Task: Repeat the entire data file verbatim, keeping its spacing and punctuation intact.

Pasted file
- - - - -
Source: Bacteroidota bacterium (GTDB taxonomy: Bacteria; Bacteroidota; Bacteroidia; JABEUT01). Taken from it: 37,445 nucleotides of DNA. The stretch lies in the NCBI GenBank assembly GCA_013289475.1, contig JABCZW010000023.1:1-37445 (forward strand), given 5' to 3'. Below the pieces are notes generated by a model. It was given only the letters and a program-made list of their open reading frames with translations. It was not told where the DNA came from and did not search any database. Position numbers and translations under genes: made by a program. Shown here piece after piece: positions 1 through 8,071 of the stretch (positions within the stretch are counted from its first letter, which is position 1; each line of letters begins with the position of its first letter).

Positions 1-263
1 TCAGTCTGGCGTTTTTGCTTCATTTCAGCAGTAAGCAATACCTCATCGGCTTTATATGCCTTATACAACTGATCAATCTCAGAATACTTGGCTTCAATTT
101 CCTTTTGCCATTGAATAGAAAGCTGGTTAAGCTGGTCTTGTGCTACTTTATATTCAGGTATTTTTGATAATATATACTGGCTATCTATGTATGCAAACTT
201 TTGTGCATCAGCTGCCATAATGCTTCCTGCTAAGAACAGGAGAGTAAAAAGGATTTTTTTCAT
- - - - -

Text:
Source: Bacteroidota bacterium (GTDB taxonomy: Bacteria; Bacteroidota; Bacteroidia; JABEUT01). Taken from it: 37,445 nucleotides of DNA. The stretch lies in the NCBI GenBank assembly GCA_013289475.1, contig JABCZW010000023.1:1-37445 (forward strand), given 5' to 3'. Below the pieces are notes generated by a model. It was given only the letters and a program-made list of their open reading frames with translations. It was not told where the DNA came from and did not search any database. Position numbers and translations under genes: made by a program. Shown here piece after piece: positions 1 through 8,071 of the stretch (positions within the stretch are counted from its first letter, which is position 1; each line of letters begins with the position of its first letter).

Positions 1-263
1 TCAGTCTGGCGTTTTTGCTTCATTTCAGCAGTAAGCAATACCTCATCGGCTTTATATGCCTTATACAACTGATCAATCTCAGAATACTTGGCTTCAATTT
101 CCTTTTGCCATTGAATAGAAAGCTGGTTAAGCTGGTCTTGTGCTACTTTATATTCAGGTATTTTTGATAATATATACTGGCTATCTATGTATGCAAACTT
201 TTGTGCATCAGCTGCCATAATGCTTCCTGCTAAGAACAGGAGAGTAAAAAGGATTTTTTTCAT